The Mechaber (Orach Chayim 128:24) seeks to clarify what the words “the people who stand behind the kohanim” mean. The assumption is that people must stand facing the kohanim, but the Mechaber writes that those standing on the side of the kohanim “even should there be a wall of steel between them – it will not cause a separation.”

The Ba’er Heitev (ad. loc. sk 42) maintains that those standing to the side must at least be within the side periphery of the kohanim. Those standing behind the kohanim, though, are not included in the blessing. The Ba’er Heitev cites the Bach, who is lenient since people nowadays buy, and own, assigned seats. Those with seats along the eastern wall are thus considered anusim. They cannot move from their assigned place to another spot since they would displace fellow congregants. (In practice, though, we find that in most situations, people sitting in front row seats are able to move to the back and face the kohanim without disturbing their fellow congregants.)

We now return to the Gemara as it concludes: “However, when Rabin came [from the land of Israel], he reported that R. Yaakov b. Idi said in the name of R. Simon Chasida that Rabban Gamliel only allowed those engaged in work in the fields to be discharged of their obligation [by the chazzan]. Why? Because being engaged in their work is a matter beyond their control. However, those in town [who are not engaged in fieldwork] are not discharged. Rashi (sv “aval d’ir lo”) explains that since they are not engaged in work, they are able to pray on their own.

Thus, in my remarks to my congregation this Yom Kippur, based on this Gemara and Rabban Gamliel’s view, I sought to explain that the sinners – the chelbana – the galbanum that we include in our fast and prayer service are compared to those Jews who unfortunately are prevented from joining us because they are tinok she’nishba – that is, they are ignorant of our Torah.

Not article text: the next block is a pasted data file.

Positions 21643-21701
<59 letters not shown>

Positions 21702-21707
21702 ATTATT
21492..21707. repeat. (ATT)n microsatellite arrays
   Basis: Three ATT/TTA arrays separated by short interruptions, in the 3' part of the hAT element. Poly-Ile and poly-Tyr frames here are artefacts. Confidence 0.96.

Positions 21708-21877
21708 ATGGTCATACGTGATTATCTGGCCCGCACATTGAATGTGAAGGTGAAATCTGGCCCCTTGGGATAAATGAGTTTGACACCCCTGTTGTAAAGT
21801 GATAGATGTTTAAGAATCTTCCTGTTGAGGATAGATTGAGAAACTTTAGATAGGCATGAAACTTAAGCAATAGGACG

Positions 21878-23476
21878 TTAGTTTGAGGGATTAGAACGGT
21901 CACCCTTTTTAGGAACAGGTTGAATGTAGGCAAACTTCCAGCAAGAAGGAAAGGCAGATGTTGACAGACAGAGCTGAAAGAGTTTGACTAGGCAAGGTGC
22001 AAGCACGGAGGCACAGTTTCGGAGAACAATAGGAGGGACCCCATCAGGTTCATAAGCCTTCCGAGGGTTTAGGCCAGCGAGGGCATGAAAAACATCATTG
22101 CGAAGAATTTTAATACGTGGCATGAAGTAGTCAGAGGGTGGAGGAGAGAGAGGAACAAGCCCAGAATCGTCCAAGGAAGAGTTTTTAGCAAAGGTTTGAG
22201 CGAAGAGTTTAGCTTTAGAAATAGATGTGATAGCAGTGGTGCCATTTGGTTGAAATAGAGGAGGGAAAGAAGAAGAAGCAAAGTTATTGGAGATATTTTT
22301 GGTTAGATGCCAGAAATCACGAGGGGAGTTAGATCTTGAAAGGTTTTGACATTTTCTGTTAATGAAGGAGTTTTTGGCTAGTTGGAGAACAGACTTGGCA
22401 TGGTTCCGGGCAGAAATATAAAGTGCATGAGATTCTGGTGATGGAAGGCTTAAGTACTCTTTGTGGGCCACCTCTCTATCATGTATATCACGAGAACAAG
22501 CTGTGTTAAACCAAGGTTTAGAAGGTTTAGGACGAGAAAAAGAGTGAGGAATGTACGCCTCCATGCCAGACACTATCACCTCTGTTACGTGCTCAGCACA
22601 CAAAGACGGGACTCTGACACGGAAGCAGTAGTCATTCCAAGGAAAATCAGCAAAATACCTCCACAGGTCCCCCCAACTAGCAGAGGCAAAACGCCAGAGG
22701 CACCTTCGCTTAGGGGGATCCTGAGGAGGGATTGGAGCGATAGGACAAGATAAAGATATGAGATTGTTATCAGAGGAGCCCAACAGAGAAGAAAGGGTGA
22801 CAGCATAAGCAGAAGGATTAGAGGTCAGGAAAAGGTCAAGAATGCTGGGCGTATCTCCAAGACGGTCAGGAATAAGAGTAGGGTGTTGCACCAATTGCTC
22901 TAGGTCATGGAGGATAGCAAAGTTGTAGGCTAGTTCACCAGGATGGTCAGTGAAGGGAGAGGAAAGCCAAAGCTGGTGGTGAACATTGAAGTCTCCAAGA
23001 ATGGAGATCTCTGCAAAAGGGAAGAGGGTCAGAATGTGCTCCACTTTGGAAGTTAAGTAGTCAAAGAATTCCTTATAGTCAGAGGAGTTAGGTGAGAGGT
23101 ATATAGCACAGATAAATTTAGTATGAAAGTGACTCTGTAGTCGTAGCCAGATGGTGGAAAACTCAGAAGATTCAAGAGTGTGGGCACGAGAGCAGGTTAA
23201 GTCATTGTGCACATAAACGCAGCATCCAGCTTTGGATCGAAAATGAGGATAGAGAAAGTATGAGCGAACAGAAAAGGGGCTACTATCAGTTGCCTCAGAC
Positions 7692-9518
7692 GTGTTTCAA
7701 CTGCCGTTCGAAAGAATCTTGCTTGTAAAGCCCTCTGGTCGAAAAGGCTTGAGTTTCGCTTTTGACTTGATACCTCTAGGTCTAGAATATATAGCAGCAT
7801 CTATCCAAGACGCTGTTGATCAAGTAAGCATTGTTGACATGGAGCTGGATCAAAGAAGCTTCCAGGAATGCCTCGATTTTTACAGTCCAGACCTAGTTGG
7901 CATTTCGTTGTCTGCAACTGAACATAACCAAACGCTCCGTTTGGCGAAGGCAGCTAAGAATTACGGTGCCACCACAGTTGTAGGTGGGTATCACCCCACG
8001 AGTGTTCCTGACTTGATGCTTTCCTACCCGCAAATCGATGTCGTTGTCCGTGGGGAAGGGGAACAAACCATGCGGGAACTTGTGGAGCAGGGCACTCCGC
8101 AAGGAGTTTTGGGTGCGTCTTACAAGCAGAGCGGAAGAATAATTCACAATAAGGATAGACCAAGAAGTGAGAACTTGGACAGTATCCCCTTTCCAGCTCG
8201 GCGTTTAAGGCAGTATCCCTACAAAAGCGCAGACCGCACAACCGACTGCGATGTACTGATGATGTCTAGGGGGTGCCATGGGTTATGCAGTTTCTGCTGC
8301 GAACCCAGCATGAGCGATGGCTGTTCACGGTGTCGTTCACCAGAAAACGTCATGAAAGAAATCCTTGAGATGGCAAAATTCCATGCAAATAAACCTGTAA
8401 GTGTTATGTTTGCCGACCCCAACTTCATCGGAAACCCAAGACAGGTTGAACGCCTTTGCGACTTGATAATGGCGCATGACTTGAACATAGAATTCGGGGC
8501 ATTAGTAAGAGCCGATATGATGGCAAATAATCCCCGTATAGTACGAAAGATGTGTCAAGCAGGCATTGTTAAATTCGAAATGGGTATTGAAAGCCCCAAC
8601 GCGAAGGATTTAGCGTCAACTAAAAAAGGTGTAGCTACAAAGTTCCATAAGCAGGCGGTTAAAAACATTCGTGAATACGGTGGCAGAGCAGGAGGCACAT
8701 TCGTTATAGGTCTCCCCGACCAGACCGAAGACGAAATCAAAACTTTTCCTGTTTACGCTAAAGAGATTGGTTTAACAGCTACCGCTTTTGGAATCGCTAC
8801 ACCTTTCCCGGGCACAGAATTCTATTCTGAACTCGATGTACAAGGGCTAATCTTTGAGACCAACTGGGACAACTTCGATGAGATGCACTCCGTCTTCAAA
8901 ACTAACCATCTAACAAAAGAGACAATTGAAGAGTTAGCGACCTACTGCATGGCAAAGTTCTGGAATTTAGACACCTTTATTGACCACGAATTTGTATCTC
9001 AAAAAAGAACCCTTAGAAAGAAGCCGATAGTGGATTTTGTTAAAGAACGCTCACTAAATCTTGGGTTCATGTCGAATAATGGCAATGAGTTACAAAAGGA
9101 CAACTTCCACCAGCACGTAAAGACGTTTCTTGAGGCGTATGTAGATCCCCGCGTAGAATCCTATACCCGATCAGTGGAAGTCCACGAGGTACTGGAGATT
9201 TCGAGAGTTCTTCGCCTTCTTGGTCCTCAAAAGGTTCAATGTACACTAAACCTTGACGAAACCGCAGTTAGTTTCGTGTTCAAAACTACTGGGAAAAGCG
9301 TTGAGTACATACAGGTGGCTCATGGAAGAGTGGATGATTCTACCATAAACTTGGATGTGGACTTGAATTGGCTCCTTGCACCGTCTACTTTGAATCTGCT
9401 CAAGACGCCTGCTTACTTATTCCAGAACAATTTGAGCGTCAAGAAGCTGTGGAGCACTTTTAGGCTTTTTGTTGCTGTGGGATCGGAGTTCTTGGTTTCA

Our situation is analogous to the following scenario: Two people are in a small watercraft and one of them starts drilling a hole under his seat. The other person screams at him, “What are you doing?” He responds, “None of your business. I am only drilling on my side!” His astonished fellow retorts, “Fool! Through your action you will cause us both to sink and drown.”

My friends, we are all in one boat, dependent on each other. No man or woman is an island unto him/herself.

(To be continued)

About the Author: Rabbi Yaakov Klass, rav of Congregation K’hal Bnei Matisyahu in Flatbush, Brooklyn, is Torah Editor of The Jewish Press. He can be contacted at yklass@jewishpress.com.


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Question: If Abraham was commanded to circumcise his descendants on the eighth day, why do Arabs – who claim to descend from Abraham through Yishmael – wait until their children are 13 to circumcise them? I am aware that this is a matter of little consequence to our people. Nevertheless, this inconsistency is one that piques my curiosity.

M. Goldman
(Via E-mail)